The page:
danakscully64 danakscully64 7 years
"In 1990, the United States Supreme Court declared that sobriety checkpoints did not violate citizen's Fourth Amendment right against unreasonable search and seizure. However, the Supreme Court decided that when these checks are preformed with minimal intrusion under specified guidelines, the benefit of these checkpoints greatly outweighs the minor intrusion on individual's rights. Each state has adopted laws of their own regarding sobriety checkpoints. Currently, Georgia allows the use of sobriety roadblocks. " I think if a cop just looks at the driver for a moment to see if they show signs of intoxication and checks for proper driving ID, it's not an issue. According to websites, in these cases, they cannot go in your car if you refuse and lock it behind you. Considering how many drunk driving accidents we had in California, anything to prevent more loss of life was fine with me. I remember one holiday they set up a point and arrested more than 50 people driving over the legal limit. If checkpoints are ineffective (I keep reading mixed things online), then they should be done away with. What's sad is I've called to report drunk drivers before (3 or 4 times). By the time the 911 operator gets the info, a full minute or two has gone and the person is out of sight, no idea which directions they're heading. Anon 35 - Very good question. I would like to know the answer as well. I would think it would still be on drug tests, legal or not, most companies prefer drug-free employees. If a person comes in to work high, they could potentially cause an accident (slows reaction time and impairs motor coordination).
Bettye-Wayne Bettye-Wayne 7 years
The DUI checkpoints bother me because they're a clear violation of the 4th amendment: "The right of the people to be secure in their persons, houses, papers, and effects, against unreasonable searches and seizures, shall not be violated, and no Warrants shall issue, but upon probable cause, supported by Oath or affirmation, and particularly describing the place to be searched, and the persons or things to be seized." Is it reasonable to assume that every single person driving down Main St Friday night is drunk? Of course not! Cops set these checkpoints up KNOWING that they'll be searching innocent people. I can't believe more people aren't up-in-arms about them.
danakscully64 danakscully64 7 years
Judging from what I've heard from cops who are family friends and neighbors, it's a very good thing. I've known a few people who died in car accidents caused by people driving drunk and/or with a suspended license (usually from a DUI). It seems like no matter what cops do, it's not good enough to people. My sisters boyfriend was involved in a car accident (not his fault) where the person who hit him died. She had no insurance and his truck was totaled. His insurance didn't cover it, so he was left to pay what he owed on the truck in addition to paying for a different car to get him to work. If it keeps people safe and makes revenue for the city to improve road conditions and pay for public services, I'm all for it.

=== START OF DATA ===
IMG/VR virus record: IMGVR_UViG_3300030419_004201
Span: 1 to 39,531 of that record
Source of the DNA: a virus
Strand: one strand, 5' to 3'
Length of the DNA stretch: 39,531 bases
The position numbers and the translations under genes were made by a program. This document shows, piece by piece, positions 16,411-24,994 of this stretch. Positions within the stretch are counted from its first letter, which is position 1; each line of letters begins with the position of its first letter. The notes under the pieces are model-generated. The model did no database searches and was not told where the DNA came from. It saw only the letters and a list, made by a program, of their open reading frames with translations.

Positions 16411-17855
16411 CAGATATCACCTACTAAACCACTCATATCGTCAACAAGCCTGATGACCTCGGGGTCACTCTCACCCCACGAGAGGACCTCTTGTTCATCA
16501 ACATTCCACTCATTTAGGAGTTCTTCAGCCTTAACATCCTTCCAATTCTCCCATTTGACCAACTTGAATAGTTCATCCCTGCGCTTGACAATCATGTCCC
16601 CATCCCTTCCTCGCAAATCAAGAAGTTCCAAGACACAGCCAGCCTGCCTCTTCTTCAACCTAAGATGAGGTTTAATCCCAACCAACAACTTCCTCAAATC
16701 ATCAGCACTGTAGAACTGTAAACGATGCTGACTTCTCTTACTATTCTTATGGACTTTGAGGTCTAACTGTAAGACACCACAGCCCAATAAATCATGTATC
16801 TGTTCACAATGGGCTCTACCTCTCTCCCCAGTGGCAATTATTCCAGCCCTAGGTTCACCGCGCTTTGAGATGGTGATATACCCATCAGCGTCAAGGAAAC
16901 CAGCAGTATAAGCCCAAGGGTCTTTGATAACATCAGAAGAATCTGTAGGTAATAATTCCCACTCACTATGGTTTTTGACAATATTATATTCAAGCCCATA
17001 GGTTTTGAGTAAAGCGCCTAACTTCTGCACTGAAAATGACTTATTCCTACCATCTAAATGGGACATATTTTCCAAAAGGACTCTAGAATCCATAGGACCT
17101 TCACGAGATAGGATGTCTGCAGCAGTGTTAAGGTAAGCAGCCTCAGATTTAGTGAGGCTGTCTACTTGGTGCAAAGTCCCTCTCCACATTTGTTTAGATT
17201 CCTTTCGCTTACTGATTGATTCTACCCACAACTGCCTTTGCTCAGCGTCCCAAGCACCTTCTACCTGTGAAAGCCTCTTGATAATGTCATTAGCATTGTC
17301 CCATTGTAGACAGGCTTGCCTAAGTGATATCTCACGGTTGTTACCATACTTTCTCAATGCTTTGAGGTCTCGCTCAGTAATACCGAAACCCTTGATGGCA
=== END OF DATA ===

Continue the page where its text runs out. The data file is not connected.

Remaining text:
Bettye-Wayne Bettye-Wayne 7 years
If you call the department and ask where their checkpoints will be, they tell you. They catch a lot of people and bring in lots of revenue, but still I wonder if they'd be protecting the community better just sticking to their usual patrols. Legalization is a really tough issue all around, though it's not something we'll be deciding right away.
danakscully64 danakscully64 7 years
Whhhhat? That's insane. If it was a spork, I could understand. Those things are pretty damn dangerous. You could poke someone's eye out with one! Yes, DUI check points are set up. The thing is, they catch A LOT of people breaking the law. The reports usually show people driving over the legal limit (.08), people with expired registrations, suspended licenses, or no insurance. I don't think it's a bad thing. If you're following the law, you're fine. Not every car is searched, I know a few people who went through them. The thing that gets me, the newspaper TELLS you when and where they will be set up. More people need to read the paper if they're going to be breaking the law :p Continuous lanes... maybe weaving in and out of traffic? I don't think society would crumble, but I think more people under the influence would be on the roads, at school, and at work. Just like if they lowered the drinking age to 18, there would be more people driving drunk. Even thinking that, I'm still not really against legalization.
Bettye-Wayne Bettye-Wayne 7 years